Iowa State’s Game2Work is on a quest to use serious gaming to solve a serious challenge: Meet the national need for STEM professionals.
Led by Michael Dorneich, professor of industrial and manufacturing systems engineering, and Michael Brown, associate professor in the school of education, the interdisciplinary Game2Work research team is leveling up video games beyond entertainment – and studying when, how and why we should put games to work in engineering education.
If playing a video game lets us try on new identities, can building a video game do the same to encourage more people to see themselves as the “character” of engineer?
Game2Work researchers are hosting game jams where middle schoolers team-up to experience basic programming concepts and develop video games.
They’re studying how game creation can encourage students to think of themselves as people who can build things with technology and solve problems with technology – core components of an engineering identity.
STEM course competence
How can gamification in STEM courses help students master class content and persist through degree programs?
In one study, Game2Work collaborators are using a gamified dashboard for introductory chemical engineering courses to study how the personalized feedback of badges, leaderboards and rewards can increase student agency and enhance student success.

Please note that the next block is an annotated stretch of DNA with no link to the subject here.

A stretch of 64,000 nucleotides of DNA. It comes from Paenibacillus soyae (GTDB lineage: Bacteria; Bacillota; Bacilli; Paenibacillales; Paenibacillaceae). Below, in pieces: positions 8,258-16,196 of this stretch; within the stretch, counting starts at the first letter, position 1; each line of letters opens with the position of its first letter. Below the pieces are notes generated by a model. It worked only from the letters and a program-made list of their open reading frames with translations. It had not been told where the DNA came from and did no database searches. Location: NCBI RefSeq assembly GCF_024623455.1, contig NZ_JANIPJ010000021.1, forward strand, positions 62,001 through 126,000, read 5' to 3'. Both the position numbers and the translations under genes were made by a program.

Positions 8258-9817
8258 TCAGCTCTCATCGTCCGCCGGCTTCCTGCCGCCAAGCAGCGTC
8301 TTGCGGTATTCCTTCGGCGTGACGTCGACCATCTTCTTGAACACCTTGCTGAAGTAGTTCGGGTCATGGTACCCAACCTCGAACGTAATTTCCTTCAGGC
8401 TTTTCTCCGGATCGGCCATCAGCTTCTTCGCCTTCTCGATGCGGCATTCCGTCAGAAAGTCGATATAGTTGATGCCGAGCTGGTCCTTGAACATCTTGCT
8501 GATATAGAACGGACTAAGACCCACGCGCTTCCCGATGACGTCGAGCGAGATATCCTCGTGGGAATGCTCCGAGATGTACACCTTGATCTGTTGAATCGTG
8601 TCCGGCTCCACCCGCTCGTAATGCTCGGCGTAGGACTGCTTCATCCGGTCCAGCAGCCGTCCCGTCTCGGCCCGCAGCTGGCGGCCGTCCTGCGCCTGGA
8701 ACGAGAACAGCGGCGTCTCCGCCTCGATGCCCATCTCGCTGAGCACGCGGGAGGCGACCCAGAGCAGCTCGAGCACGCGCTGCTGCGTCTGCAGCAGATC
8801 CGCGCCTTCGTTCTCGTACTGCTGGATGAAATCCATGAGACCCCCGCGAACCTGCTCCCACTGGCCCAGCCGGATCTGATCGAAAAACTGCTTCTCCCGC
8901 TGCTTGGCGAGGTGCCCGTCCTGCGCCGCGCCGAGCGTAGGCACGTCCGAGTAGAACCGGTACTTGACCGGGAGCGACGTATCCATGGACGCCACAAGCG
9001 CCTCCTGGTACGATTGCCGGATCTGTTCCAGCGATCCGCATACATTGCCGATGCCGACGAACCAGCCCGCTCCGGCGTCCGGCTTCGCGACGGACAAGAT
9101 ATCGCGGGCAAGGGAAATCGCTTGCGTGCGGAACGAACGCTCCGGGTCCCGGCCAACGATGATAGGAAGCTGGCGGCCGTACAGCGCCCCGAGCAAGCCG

In another, students in an intro geotechnical engineering course are designing video games to develop mastery of threshold learning concepts.
Collaboration and connection
How can serious gaming extend from the engineering classroom to the workplace?
Game2Work brings together 20+ Iowa State researchers from education, human-computer interaction, cybersecurity, psychology, design and more.
Add to that K-12 STEM education outreach specialists and professionals from digital simulation and game design companies in Iowa. The Game2Work network is tying theory to application to translate the benefits of serious gaming to as many engineering fields (and beyond) as possible.